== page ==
Modeling the Dynamics of High-Grade Serous Ovarian Cancer Progression for Transvaginal Ultrasound-Based Screening and Early Detection Ovarian Cancer and Us OVARIAN CANCER and US Ovarian Cancer and Us

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Wednesday, June 08, 2016

Modeling the Dynamics of High-Grade Serous Ovarian Cancer Progression for Transvaginal Ultrasound-Based Screening and Early Detection

open access
 June 3, 2016


High-grade serous ovarian cancer (HGSOC) represents the majority of ovarian cancers and accounts for the largest proportion of deaths from the disease. A timely detection of low volume HGSOC should be the goal of any screening studies. However, numerous transvaginal ultrasound (TVU) detection-based population studies aimed at detecting low-volume disease have not yielded reduced mortality rates. A quantitative invalidation of TVU as an effective HGSOC screening strategy is a necessary next step. Herein, we propose a mathematical model for a quantitative explanation on the reported failure of TVU-based screening to improve HGSOC low-volume detectability and overall survival.We develop a novel in silico mathematical assessment of the efficacy of a unimodal TVU monitoring regimen as a strategy aimed at detecting low-volume HGSOC in cancer-positive cases, defined as cases for which the inception of the first malignant cell has already occurred. Our findings show that the median window of opportunity interval length for TVU monitoring and HGSOC detection is approximately 1.76 years. This does not translate into reduced mortality levels or improved detection accuracy in an in silico cohort across multiple TVU monitoring frequencies or detection sensitivities. We demonstrate that even a semiannual, unimodal TVU monitoring protocol is expected to miss detectable HGSOC. Lastly, we find that circa 50% of the simulated HGSOC growth curves never reach the baseline detectability threshold, and that on average, 5–7 infrequent, rate-limiting stochastic changes in the growth parameters are associated with reaching HGSOC detectability and mortality thresholds respectively. Focusing on a malignancy poorly studied in the mathematical oncology community, our model captures the dynamic, temporal evolution of HGSOC progression. Our mathematical model is consistent with recent case reports and prospective TVU screening population studies, and provides support to the empirical recommendation against frequent HGSOC screening.

Blogger's Note: some key items:
A recently proposed morphomolecular characterization of ovarian cancers underscores the importance of clear separation between the various subtypes of ovarian cancers with respect to the appropriate future therapeutic targeting [4]; therein, it is reported that epithelial ovarian cancers account for 85–90% of ovarian cancers, with a subset of epithelial ovarian cancers, high-grade serous ovarian cancers (HGSOCs) representing nearly 70% of all ovarian cancer cases. Focusing on HGSOC, clinical features of its progression prior to detection are difficult to observe. Only circa 15% of HGSOC are solely localized to the ovary or fallopian tubes at the time of diagnosis [1, 5] and about 35% of what is thought to be a malignant mass is actually an adnexal benign mass [6].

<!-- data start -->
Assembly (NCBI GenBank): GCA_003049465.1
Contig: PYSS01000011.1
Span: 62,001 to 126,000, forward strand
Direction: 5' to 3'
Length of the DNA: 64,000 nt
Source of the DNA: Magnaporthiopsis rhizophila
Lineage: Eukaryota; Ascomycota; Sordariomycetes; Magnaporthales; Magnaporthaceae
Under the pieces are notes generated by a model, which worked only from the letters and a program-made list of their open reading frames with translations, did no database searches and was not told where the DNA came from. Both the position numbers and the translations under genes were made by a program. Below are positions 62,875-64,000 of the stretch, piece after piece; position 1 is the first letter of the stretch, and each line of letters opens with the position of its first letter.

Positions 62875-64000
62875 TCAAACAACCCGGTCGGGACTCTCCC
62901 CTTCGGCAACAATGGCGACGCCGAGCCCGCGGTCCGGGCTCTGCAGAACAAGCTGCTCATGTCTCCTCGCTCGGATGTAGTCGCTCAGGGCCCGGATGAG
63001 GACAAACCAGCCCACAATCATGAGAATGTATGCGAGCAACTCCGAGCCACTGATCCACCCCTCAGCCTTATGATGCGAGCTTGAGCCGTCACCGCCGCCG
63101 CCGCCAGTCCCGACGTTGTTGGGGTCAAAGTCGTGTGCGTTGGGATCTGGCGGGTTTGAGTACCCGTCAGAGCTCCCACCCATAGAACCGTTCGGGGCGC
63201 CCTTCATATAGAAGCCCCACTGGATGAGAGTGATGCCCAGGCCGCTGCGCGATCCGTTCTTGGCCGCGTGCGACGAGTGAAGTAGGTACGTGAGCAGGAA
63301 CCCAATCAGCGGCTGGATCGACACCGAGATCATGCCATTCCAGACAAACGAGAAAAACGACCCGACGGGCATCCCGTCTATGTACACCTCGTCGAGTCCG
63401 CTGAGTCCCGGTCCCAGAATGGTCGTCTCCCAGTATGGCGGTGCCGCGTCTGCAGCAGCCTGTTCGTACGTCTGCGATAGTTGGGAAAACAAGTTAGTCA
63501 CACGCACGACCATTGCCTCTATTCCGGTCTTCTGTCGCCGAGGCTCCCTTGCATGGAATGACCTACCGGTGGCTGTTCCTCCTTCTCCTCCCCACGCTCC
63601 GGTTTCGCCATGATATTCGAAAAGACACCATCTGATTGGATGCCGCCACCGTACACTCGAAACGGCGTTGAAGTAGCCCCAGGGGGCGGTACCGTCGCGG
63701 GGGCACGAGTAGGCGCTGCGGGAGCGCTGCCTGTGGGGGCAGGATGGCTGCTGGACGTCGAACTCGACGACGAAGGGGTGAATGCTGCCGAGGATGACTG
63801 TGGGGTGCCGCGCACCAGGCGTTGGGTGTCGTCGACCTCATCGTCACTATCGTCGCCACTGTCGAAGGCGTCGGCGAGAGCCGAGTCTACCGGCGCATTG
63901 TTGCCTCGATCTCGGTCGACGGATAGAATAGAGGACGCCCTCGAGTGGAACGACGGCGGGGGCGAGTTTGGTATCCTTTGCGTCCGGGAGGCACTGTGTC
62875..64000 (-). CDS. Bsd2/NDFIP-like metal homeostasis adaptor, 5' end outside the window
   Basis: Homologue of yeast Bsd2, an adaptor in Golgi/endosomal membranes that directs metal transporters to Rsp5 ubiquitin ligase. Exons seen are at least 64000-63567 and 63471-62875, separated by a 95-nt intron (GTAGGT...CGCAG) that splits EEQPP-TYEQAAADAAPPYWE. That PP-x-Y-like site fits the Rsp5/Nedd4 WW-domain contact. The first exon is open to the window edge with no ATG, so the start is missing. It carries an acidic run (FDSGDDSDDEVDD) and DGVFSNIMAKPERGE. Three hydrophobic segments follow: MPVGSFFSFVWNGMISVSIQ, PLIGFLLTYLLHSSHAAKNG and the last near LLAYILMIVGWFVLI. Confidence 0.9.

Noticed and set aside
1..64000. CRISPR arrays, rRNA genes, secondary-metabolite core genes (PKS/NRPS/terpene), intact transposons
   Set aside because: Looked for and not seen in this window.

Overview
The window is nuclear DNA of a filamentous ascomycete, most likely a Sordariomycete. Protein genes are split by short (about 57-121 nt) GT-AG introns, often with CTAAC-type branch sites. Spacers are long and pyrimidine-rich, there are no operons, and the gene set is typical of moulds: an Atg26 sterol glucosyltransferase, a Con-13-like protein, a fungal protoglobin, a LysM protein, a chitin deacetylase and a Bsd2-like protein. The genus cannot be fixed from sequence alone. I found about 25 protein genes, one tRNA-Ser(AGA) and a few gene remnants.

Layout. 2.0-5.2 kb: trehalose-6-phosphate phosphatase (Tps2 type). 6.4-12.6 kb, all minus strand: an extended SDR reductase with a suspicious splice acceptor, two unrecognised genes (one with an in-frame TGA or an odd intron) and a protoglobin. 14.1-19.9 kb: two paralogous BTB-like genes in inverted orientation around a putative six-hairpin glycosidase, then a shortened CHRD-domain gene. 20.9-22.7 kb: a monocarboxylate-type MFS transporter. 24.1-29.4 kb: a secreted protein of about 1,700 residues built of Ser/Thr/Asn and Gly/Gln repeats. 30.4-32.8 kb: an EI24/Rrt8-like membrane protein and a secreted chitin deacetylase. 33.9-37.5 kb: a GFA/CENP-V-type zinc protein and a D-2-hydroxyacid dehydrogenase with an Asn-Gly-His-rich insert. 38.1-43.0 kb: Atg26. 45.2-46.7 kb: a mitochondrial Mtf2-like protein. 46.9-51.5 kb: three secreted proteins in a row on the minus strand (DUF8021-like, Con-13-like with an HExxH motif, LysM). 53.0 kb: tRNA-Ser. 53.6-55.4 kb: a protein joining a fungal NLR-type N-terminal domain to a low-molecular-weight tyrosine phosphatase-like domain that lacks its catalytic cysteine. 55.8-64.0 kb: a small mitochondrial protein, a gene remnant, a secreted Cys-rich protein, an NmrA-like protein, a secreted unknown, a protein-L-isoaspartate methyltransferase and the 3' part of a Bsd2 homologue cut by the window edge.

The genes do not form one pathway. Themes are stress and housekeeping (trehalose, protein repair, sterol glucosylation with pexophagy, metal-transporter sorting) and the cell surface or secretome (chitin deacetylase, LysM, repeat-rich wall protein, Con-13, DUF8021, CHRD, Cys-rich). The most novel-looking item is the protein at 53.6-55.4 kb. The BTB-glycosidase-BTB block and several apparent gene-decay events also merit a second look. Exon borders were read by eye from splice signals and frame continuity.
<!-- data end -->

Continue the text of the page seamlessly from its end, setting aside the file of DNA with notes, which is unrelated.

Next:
Moreover, HGSOC does not follow a clearly distinguishable pathologic continuum of neoplasia compared to, for instance, subtypes of breast, bowel or cervical cancers [6, 11], and detecting HGSOC in its non-specific early stage phase remains challenging [5, 10, 12]. These findings are especially relevant when evaluating the efficacy of transvaginal ultrasound (TVU)-based HGSOC detection, as TVU represents an integral part of all reported major ovarian cancer screening trials, despite its well-recognized limitations (e.g. bilateral disease, or multiple foci spread throughout the peritoneal cavity) [13]. TVU is accurate in detecting abnormalities in ovarian volume and morphology, but is less reliable in differentiating benign from malignant tumors [7, 8, 1418]. As a result, whether HGSOC constitutes a valid target for ovarian cancer screening remains unanswered and highly contentious with respect to either general-risk or high genetic-risk women, such as germline BRCA1 and BRCA2 mutation carriers, or women with a significant family history of breast or ovarian cancer.
More recently, data from the UK Collaborative Trial of Ovarian Cancer Screening (UKCTOCS), the largest ever such screening study performed to date, underscored the failure of unimodal TVU examinations to improve ovarian cancer detectability and overall survival rates [8, 24]. The study, comprising of 202,638 general risk women, demonstrated that multimodal screening including serial TVU and CA125 level testing yielded a 15% mortality reduction rate compared with a 0% no screening or 11% unimodal TVU-based screening cohort mortality reduction rate over 0–14 follow-up year. Lastly, the US Preventive Services Task Force (USPSTF) has recently reconfirmed their previous recommendation against ovarian cancer screening in asymptomatic women without known genetic mutations that increase their risk for ovarian cancer [25).
 Based on 58,673 ovarian volume observations, the upper limit for normal ovarian volume therein was found to be 20 cm3 for pre- and 10 cm3 for postmenopausal women [38]


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